By Chris Roling
Tony Avelar/Associated Press
Unearthing a deep sleeper in an NFL draft is akin to getting a big unexpected bonus.
Neither happens often. Last year, one of the most notable sleepers arrived in Washington in the form of seventh-round safety Kamren Curl. The draft’s 216th pick started 11 games and helped the team surge to an NFC East title, registering 88 tackles and three interceptions while garnering a 68.1 Pro Football Focus grade.
Every team would love to find a player like Curl, but luck plays a big role.
Still, factors like college production, pro upside via measurables and a lack of attention compared to classmates weigh heavily in projecting 2021 sleepers. Injuries and opt-outs only make things more complex.
Here’s a look at a few candidates who have the ability to compete for playing time and contribute immediately.
Cade Johnson, WR, South Dakota State
Few wideouts or draft prospects have flown lower under radar than Cade Johnson.
After all, he played for South Dakota State, so his level of competition is unimpressive. Once the Jackrabbits’ 2020 season was postponed, it only made things harder for the premier wideout prospect to stand out.
That’s unfortunate, considering Johnson piled up 2,554 yards and 25 touchdowns on an 18.4-per-catch average across 2018 and 2019. He then had a strong showing at the Senior Bowl against top draft prospects, and at his pro day he measured at a solid 5’11” and 184 pounds.
Johnson’s massive production might give rise to questions given where he played, but the smooth route running, explosiveness and ability to make big plays after the catch means he could play a role in a pro offense if he can win a job in camp.
For now, he’s the 155th-ranked prospect on The Draft Network’s big board.
Javian Hawkins, RB, Louisville
Running backs have a lot working against them because of the position’s devalued nature. That, and a relatively simple pro transition for the spot, makes it somewhat easier for a productive college runner to fall down the order and then shock behind a pro line.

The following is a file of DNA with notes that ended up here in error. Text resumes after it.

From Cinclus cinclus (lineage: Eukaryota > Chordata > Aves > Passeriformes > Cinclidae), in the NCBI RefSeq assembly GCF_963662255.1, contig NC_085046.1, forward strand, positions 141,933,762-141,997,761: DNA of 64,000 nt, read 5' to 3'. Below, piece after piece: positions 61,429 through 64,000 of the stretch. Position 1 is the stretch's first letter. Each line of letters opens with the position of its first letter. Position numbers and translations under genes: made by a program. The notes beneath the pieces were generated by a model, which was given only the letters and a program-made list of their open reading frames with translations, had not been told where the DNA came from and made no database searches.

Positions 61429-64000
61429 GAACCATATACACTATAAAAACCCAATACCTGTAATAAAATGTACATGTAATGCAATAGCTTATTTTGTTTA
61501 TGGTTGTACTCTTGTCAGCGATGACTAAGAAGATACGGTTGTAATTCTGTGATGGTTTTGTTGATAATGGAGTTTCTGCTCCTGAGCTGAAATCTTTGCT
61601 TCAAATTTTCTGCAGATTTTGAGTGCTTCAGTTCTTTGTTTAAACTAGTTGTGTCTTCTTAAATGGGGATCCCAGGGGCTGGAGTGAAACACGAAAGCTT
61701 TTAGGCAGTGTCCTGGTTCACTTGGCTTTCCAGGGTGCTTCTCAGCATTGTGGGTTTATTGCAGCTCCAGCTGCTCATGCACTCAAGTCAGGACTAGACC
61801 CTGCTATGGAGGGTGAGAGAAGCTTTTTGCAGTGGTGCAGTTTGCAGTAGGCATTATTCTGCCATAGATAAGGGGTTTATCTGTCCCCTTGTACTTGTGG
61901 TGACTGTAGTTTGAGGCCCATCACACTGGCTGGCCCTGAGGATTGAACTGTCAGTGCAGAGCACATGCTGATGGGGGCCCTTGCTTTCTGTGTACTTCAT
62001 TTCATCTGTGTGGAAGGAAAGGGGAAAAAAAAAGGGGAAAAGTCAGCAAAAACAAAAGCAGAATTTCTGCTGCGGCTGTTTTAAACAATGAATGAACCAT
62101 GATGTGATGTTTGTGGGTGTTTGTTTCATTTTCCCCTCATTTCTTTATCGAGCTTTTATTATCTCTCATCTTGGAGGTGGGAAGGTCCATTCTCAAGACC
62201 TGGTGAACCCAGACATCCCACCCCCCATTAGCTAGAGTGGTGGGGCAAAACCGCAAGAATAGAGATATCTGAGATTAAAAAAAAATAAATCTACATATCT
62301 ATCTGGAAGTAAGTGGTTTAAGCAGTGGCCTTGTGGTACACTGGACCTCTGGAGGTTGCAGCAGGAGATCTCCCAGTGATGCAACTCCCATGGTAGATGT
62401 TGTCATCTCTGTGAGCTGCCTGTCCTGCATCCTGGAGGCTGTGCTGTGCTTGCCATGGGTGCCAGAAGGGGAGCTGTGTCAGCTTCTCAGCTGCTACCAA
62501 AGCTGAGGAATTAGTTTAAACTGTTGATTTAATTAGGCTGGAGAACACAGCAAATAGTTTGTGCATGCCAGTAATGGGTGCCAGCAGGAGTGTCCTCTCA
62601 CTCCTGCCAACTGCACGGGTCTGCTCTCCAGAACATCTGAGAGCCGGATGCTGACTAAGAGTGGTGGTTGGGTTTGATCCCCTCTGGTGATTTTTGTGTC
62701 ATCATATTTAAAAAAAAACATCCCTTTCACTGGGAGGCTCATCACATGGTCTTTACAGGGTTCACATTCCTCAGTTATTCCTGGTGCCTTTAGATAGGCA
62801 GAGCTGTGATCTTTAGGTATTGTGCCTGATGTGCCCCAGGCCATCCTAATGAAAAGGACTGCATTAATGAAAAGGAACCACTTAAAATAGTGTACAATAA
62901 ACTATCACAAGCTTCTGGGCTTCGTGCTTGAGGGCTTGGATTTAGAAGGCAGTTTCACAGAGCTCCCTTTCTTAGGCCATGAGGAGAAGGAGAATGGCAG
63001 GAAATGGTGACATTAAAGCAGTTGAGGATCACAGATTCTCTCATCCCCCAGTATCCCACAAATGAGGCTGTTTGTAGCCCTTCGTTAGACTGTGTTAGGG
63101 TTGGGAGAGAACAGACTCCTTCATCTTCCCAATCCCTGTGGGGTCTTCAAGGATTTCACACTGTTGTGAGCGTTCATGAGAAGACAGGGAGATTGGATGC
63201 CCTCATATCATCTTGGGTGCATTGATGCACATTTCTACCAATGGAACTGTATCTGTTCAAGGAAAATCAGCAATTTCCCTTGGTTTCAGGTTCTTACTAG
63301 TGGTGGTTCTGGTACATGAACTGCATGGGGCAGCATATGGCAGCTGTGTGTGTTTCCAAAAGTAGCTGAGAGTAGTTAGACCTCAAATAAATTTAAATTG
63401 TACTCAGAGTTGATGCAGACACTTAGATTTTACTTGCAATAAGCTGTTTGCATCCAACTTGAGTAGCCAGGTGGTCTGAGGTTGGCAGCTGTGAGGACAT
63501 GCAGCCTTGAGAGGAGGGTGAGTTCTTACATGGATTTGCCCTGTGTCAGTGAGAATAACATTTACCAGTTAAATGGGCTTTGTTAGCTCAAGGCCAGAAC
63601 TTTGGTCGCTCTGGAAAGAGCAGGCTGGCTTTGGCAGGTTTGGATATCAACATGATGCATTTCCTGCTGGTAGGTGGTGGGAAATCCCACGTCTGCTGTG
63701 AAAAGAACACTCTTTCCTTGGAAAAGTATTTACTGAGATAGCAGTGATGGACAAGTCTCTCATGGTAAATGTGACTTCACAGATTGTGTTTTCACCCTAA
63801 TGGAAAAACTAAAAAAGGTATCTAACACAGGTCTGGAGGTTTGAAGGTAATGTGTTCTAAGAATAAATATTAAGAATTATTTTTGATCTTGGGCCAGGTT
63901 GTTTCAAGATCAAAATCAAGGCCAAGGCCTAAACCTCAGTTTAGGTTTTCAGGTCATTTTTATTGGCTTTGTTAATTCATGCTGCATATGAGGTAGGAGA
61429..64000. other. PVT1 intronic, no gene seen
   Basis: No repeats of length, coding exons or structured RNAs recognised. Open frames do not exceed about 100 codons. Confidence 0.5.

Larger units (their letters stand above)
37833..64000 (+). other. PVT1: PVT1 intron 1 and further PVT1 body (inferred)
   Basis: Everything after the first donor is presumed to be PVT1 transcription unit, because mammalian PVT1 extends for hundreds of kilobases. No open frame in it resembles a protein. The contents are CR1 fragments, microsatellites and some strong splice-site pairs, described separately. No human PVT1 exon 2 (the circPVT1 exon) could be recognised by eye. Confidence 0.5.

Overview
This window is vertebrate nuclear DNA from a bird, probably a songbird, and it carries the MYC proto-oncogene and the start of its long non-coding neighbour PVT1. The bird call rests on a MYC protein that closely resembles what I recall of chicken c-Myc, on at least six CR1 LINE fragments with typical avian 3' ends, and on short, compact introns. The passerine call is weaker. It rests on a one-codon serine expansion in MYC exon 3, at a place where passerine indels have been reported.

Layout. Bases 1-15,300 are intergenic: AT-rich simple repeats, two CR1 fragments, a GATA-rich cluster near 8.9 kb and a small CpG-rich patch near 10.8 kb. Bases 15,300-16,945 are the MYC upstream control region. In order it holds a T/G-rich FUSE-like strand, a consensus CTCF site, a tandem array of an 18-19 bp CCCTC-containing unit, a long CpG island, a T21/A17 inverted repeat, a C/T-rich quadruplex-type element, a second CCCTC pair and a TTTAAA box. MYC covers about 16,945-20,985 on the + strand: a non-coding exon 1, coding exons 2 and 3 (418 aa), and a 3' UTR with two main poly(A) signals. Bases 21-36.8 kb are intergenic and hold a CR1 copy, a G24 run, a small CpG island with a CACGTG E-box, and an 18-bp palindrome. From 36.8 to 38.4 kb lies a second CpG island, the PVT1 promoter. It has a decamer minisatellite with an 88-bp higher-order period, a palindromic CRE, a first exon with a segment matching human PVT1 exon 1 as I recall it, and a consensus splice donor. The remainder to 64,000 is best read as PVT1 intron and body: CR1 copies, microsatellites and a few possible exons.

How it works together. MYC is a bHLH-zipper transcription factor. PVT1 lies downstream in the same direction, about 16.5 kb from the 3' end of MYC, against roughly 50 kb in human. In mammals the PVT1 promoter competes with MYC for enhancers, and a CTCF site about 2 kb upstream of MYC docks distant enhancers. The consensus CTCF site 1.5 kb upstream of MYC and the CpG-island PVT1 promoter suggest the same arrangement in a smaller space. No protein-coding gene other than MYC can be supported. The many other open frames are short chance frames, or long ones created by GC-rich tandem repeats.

Louisville’s Javian Hawkins can be the next great example of this.
He won’t blow away anyone with his measurables at 5’8″ and 183 pounds, but his explosiveness and versatility will. That led to 2,355 rushing yards and 17 scores on a 5.9 per-carry average over 23 games at a Power Five program. He caught 21 passes during that span, hinting at pro dual-threat potential if he gets the proper usage.
Hawkins slots 232nd at The Draft Network, yet an NFL team will find plenty of use for a back who consistently made players miss and piled up yardage, giving him instant-impact value as part of a rotation.
Walker Little, OT, Stanford
When it comes to overlooked or forgotten prospects, Stanford offensive tackle Walker Little might be the prime example.
He was expected to be a top-flight NFL player based on what he had shown during his college career and how he projected to keep developing. There’s a reason he was tabbed as the No. 2 pick in the 2020 draft in an early mock.
But after a season-ending knee injury in 2019 and a 2020 opt-out, Little has played just one game over the last two seasons, which has led to his falling off the map. He’s the 168th-ranked prospect at The Draft Network. Yet the same talent that had him projecting so well remains, and it’s worth pointing out he allowed just one pressure over the final seven games of his 2018 season, according to PFF.
If and when Little falls down the draft board, he’ll get in a camp and show his ability to play starter-level ball.
Tay Gowan, CB, UCF
UCF cornerback Tay Gowan has sleeper written all over him thanks to his talent and lack of meaningful play on film.
He didn’t take the field much in 2017 with Miami (Ohio), missed 2018 because of transfer rules and then opted out of the 2020 season.
But that 2019 campaign was something else.
In it, Gowan appeared in 12 games and had an 80.1 coverage grade at PFF, allowing just 20 catches on 50 targets. Pair the big-time production with good size for a corner (6’1″, 186 pounds), and there’s a ton of believable upside in a prospect who looks like he’s just getting started.
While he slots at No. 211 at The Draft Network, a lack of film doesn’t mean Gowan can’t hit on a developmental upswing while putting his skills to use in a training camp, earning him notable snaps early in his career.
Josh Palmer, WR, Tennessee
Josh Palmer is one of the big-school exceptions to the deep-sleeper list after he spent his collegiate days at Tennessee.
There, the receiver never breached the 500-yard mark in a season over three years of notable playing time. He also scored just seven touchdowns over that span.
But the fact that Palmer averaged 15.3 yards per catch in four years says quite a bit about his role in the Volunteers offense and how he projects as a pro. He’s a 6’1″, 210-pound deep threat who habitually wins on the outside, hence the 81 percent win rate in one-on-ones at the Senior Bowl, per PFF.
Projections for Palmer are all over the place, with The Draft Network slotting him 313th. But once he’s on the field, his combination of size, speed and skill will continue to make him a deep threat and might help him contribute in other areas if pro coaches can unlock more of his route tree over time.